GERMAN GINGERBREAD oblaten lebkuchen
These German Christmas treats are gingerbread cookies on wafers. My favourite kind is coated in dark chocolate, but you can also get them with a sugar glaze.
My mom usually picks up a variety pack with three different kinds of lebkuchen, but the chocolate are always the first to go, so when I shop for myself, I reach for the chocolate pack. What can I say? I’m a chocolate fiend!
This gingerbread, by the way, isn’t what you would expect from a holiday gingerbread cookie. It’s a lot more textured and it’s nuttier.
Okay, so you may have gathered that I have a soft spot for marzipan. I already raved about the potatoes, but there’s one other creation you’ll want to pick up when you shop for German Christmas treats!
A marzipan pig is a symbol of good luck, which is the perfect stocking stuffer as we move closer towards a new year. This wasn’t a tradition in my family, but I think it’s a lovely gesture.
Marzipan can also be shaped into countless other objects. Where you’ll find marzipan pigs, you’ll also find pears, apples, bananas, and who knows what else.
YOUR FAVOURITE GERMAN CHRISTMAS TREATS
I’m curious to know which one of these most strikes your fancy. The marzipan? The gingerbread? The stollen? If you’re not a stranger to German Christmas treats, is there anything you would add to this list? I hope you’ll let me know in the comments below!
SHOP ONLINE FOR GERMAN CHRISTMAS TREATS
If you can, I encourage you to go out and give your patronage to a local European deli in your area. These are often family run businesses and they are bursting with all kinds of other delicious things to fill your fridge and pantry with.
Also, most of these items are overpriced on Amazon, so even more reason to go out!
Gingerbread hearts (lebkuchen herze)
Chocolate wreaths (schokoladenkränze)
Marzipan potatoes (marzipan kartoffeln)
German gingerbread (oblaten lebkuchen)
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PIN IT FOR LATER
Love and gratitude,
They all look so delicious! Part of my heritage is German and I enjoyed learning more about German food.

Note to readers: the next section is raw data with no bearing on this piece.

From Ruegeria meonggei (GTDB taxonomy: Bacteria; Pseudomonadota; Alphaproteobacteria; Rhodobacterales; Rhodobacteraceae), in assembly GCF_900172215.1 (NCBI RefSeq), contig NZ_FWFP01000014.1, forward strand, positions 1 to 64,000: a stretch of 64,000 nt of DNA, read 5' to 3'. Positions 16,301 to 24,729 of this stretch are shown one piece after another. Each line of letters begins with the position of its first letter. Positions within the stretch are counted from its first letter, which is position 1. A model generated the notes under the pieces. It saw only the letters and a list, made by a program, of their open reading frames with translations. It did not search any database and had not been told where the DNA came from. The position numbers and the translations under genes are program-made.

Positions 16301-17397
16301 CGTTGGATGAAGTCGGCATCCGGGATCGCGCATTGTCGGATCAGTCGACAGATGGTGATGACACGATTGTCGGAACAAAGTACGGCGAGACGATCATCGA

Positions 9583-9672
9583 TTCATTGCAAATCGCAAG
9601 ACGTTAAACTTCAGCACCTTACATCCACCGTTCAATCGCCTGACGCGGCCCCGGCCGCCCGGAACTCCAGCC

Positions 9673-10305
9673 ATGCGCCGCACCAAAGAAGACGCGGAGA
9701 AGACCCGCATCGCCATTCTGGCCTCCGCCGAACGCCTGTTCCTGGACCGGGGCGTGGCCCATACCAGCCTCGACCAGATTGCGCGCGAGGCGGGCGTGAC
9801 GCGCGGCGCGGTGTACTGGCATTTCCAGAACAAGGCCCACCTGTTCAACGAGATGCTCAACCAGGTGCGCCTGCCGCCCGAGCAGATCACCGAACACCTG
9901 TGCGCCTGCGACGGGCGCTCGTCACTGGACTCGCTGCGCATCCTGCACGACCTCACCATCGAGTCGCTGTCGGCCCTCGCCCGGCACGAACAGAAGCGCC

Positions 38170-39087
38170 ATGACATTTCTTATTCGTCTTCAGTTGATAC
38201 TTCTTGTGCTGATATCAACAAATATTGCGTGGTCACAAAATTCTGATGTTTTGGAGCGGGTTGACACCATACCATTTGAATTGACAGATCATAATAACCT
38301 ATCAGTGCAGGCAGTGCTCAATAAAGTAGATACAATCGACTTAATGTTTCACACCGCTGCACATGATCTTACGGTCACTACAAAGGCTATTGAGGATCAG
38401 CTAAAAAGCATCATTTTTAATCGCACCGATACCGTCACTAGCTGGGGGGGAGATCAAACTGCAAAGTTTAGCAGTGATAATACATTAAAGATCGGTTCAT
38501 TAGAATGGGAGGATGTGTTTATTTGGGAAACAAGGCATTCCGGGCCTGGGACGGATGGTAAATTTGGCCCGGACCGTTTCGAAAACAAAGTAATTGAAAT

There’s so much I still need to learn, too! Thanks for dropping by the Kitchen 🙂
What a fun collection! My kids looked through these with me, and they wanted to try them all!
Haha, my toddler wanted to try them, too! He loves the back-oblaten, but that’s all he’s getting!
Hahaha, this is fun for me to read as a German 🙂 I love that you embrace that and wanting to learn how to bake them. Great post!
Thanks, Anja! You’ll probably be even more amused with the video then! I had a grand time trying to pronounce everything and guessing at what everything means.
Lots of fun and interesting things! I dated a German for several years and I always thought he was kidding when he talked about how many sweets his family ate. When I went to Germany to meet his family, I could see he was not kidding!! Germans certainly have a sweet tooth! I did really love kaffe and kuchen. The best snack time ever!
I always wondered where I got my sweet tooth from; it all makes sense now! Sweet tooth aside, the kaffee and kuchen thing was usually only when we had company over, and the only time we had treats like these was when Christmas rolled around. Maybe it’s different in Germany, but my mom did a pretty good job of not going overboard, unless, of course, we found the secret stash of Halloween candy!
I have no doubt you’ll make an excellent stollen! You’re a great cook! I had those wreath cookies before. Love your post! Sharing this for sure!!
You’re too kind, Jersey. Thank you for believing in my stollen-making aspirations!
We make my Grandmother’s Pfefferneuse (Pepper Nuts). They are crunchy anise flavoured nuggets tossed in confectioners sugar. A batch is easy to mix up, press into a a 9×13 pan, chill in the fridge then cut into 1” strips and 1/4” thick. It make a lot and so addictive! Family favourite for sure! Hubby loves Marzipan! I prefer Brandy Beans if getting a treat at K & K Foodliner in Edmonton. Do you have a German Pyramide (candle powered carousel) of the Nativity? How about a pickle ornament in your tree? I’m 5th generation Canadian but my roots are deeply German with my Maternal Grandmother a Becker, Maternal Grandfather a Wedman, and my Paternal Grandfather a Klotz.
I’ve never had Pfefferneuse, but now I need to give those a try! I don’t have a German Pyramide, but I really want one. They used to mesmerize me as a child. I’ve never heard about having a pickle ornament in the tree…I’ll need to ask my mom about that one! I love how connected you are to your roots, that’s so important! Thank you for sharing 🙂 Also, I apologize for being so late with a response!